Apple Being Sued Over Alleged Inflight iPhone / iPad Explosion Resulting In Crash Of EgyptAir Flight 804

Apple finds itself on the receiving end of a new lawsuit and this time it is altogether more serious than a notebook’s keyboard failing. Claimants are suing Apple over an iPhone’s alleged role in the downing of EgyptAir flight 804.

The theory of some of those whose loved ones died in the crash which killed 66 people in 2016, is that an iPhone 6s or iPad mini belonging to the copilot overheated in the cockpit, causing a fire which then led to the crash.

The flight was one from Paris to Cairo that crashed into the Mediterranean Sea on May 19th, 2016 with all 66 of those on board losing their lives. Two years later the cause of the loss of the plane is still unknown, although it is reported that there was smoke detected on the plane before it crashed.

The suit, first reported by gossip website TMZ, is unknown in many ways. We do not know in which jurisdiction it has been filed or for how much in damages. Most importantly we do not yet know why the plaintiffs believe the copilot’s technology was responsible for the flight’s crashing, although an investigation published last year suggested that a copilot had placed his phone or tablet on a glare-shield in the cockpit.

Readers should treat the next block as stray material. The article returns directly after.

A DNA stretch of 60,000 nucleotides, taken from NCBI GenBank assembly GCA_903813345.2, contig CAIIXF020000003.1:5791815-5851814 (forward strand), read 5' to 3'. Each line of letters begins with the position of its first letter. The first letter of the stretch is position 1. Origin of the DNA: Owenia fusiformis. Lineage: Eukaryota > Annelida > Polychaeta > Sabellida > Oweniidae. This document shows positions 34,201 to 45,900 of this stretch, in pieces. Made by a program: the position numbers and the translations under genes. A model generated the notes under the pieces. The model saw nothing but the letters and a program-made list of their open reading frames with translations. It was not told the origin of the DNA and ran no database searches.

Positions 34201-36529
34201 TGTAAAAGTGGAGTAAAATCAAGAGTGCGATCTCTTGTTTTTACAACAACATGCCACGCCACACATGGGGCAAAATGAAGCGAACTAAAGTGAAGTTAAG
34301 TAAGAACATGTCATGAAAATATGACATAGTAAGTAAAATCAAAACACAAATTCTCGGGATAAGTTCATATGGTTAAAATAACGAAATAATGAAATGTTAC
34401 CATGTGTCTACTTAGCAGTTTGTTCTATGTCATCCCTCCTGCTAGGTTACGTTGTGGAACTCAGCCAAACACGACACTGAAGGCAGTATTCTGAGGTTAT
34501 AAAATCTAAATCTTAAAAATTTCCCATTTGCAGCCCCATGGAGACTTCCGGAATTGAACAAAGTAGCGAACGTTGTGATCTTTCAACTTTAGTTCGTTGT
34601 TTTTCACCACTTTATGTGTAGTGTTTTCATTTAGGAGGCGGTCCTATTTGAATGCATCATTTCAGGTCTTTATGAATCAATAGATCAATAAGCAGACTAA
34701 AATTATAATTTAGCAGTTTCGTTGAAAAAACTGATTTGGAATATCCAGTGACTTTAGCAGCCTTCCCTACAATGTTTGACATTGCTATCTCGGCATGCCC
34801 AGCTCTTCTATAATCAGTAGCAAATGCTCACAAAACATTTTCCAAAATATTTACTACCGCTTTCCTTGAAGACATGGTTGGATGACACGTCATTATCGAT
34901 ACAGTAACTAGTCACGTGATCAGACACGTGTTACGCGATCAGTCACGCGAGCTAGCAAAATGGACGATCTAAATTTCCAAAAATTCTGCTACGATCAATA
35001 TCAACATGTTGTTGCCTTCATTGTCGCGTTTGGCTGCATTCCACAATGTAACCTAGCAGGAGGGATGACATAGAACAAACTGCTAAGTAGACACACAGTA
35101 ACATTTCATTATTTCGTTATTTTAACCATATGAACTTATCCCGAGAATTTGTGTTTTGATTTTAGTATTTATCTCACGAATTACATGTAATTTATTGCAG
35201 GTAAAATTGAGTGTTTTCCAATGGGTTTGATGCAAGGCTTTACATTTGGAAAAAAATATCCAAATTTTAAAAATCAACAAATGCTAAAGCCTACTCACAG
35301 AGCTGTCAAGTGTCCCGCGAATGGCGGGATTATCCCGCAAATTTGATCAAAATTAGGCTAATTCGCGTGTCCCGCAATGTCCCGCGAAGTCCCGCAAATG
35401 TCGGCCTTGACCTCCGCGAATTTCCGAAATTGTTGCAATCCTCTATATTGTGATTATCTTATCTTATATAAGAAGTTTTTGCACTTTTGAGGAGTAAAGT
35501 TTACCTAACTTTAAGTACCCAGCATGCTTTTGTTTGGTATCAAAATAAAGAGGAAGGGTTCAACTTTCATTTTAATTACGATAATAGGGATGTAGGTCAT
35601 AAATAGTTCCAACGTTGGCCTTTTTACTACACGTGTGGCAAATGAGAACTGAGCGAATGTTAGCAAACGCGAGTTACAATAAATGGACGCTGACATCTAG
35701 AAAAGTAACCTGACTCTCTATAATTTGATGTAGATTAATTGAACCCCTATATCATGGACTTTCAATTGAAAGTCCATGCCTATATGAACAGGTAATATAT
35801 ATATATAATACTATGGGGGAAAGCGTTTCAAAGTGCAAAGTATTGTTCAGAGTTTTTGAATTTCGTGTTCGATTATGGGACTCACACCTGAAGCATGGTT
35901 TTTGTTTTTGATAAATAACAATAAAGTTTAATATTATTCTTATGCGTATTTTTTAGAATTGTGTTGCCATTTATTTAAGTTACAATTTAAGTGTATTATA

This was backed up by CCTV footage. However, David Learmount, a former pilot and operations and safety editor at Flight International magazine told The Daily Telegraph that he believed this to be a “red herring.”

“A phone bursting into flames just below the windscreen is a fairly spectacular thing to take place on a flight, and they would have told somebody on the ground. Nobody has mentioned this,” Learmount said in the Daily Telegraph interview. “The key point is while there were warnings about the window heating systems, there were also smoke alarms in the toilet and avionics bay under the floor. How would the fire have got under there? It doesn’t make sense.”

Learmount instead believes that the computer in the avionics bay was damaged, causing false warnings to be issued to the pilot following a malfunction.

(Source: Telegraph, TMZ)

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